The Supreme Court on Thursday restrained all state cricket bodies from holding elections till it pronounced a verdict on finalisation of the draft constitution of the Board of Control of Cricket in India, as it reserved the judgement on the issue.
A bench of Chief Justice Dipak Misra and Justices A M Khanwilkar and D Y Chandrachud also asked the high courts not to entertain any plea on the appointment of administrators for state cricket bodies.
The court said it will also consider modifying the earlier verdict on 'one state, one vote' and interpretation of the 'cooling-off period' for BCCI office bearers.
The top court had earlier asked the state cricket associations and BCCI office-bearers to give suggestions on the draft constitution for the apex cricket body to the amicus, saying these have to be in tune with the Lodha panel recommendations and its verdict.
The draft, to be finalised by the court, would be binding on the BCCI.
However, the bench had clarified that its order on the petitions seeking recall of the 2016 verdict would deal with the validity of the draft constitution.
The Justice Lodha panel had recommended a slew of structural reforms in BCCI which were approved by the apex court. The court had approved these recommendations such as 'one state, one vote', 'one member, one post' and fixing an age-cap of 70 years on those occupying BCCI posts.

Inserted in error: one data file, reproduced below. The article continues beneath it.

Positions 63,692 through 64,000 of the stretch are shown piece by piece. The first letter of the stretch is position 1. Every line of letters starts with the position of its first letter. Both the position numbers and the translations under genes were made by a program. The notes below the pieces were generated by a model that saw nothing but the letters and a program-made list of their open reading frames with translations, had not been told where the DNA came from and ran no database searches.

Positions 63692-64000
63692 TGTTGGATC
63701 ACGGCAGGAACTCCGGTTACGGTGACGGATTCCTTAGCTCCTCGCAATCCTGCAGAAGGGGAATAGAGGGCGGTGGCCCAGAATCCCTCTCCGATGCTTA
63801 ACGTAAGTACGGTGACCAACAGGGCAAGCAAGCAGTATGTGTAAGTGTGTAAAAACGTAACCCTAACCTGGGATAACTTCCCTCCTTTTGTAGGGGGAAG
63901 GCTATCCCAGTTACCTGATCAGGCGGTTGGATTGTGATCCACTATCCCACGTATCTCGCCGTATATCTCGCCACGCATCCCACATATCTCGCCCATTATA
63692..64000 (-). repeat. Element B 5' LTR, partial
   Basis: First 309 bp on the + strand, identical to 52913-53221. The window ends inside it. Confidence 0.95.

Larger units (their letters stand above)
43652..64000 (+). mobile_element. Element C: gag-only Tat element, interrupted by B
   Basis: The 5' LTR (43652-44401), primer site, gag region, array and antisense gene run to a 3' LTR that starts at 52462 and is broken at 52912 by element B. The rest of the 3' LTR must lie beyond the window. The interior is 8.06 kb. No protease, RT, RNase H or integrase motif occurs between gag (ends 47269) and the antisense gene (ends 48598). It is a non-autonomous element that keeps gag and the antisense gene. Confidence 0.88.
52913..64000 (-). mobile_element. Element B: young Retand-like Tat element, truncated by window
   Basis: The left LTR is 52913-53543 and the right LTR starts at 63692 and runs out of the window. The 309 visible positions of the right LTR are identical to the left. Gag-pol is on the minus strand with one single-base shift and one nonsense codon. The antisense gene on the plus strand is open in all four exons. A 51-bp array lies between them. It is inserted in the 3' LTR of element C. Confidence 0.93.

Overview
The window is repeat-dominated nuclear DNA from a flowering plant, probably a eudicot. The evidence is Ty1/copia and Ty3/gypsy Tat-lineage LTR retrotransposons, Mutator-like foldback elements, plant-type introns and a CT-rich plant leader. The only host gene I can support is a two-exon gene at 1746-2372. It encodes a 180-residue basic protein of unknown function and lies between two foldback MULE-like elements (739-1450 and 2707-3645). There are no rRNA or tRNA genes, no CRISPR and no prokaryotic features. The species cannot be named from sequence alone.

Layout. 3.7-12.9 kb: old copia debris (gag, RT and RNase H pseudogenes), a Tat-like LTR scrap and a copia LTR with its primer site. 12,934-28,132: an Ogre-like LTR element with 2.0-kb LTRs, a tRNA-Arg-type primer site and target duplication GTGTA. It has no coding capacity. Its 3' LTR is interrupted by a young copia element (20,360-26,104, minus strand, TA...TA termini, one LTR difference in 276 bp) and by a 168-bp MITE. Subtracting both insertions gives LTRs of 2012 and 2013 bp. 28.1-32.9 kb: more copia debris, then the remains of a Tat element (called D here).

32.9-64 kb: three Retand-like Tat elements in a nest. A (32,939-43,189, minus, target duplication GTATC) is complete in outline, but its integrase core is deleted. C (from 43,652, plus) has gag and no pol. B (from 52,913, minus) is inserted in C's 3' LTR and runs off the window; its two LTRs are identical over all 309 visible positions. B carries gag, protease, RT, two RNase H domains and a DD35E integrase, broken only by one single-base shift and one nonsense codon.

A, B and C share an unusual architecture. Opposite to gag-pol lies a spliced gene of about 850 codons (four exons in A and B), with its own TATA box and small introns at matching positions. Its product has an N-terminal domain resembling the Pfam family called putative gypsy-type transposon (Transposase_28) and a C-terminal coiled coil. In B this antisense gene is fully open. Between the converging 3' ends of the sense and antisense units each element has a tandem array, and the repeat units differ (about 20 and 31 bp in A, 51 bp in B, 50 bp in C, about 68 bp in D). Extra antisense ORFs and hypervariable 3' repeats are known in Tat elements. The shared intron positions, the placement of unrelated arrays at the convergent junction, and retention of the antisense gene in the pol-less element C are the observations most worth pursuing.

The Lodha panel was formed in January 2015 in the wake of the Justice Mukul Mudgal Committee report that called for reforms in the BCCI. The Mudgal panel had gone into state of affairs of the BCCI, following the 2013 IPL betting and spot-fixing controversy.
The court had in its July 18, 2016 verdict accepted most of the recommendations of the Lodha committee to reform the BCCI following charges of large-scale maladministration in the cash-rich cricket body.
According to the Lodha recommendations, there was a cap on the age and tenure of the BCCI office-bearers, the committee said that Board members should not hold office for more than three terms.
The BCCI president can have only two terms of three years each but other office bearers can have three terms. There will be a compulsory cooling off period after each term for all office-bearers.
The panel also suggested one unit should represent one state, while taking away the voting rights of institutional and city-based units.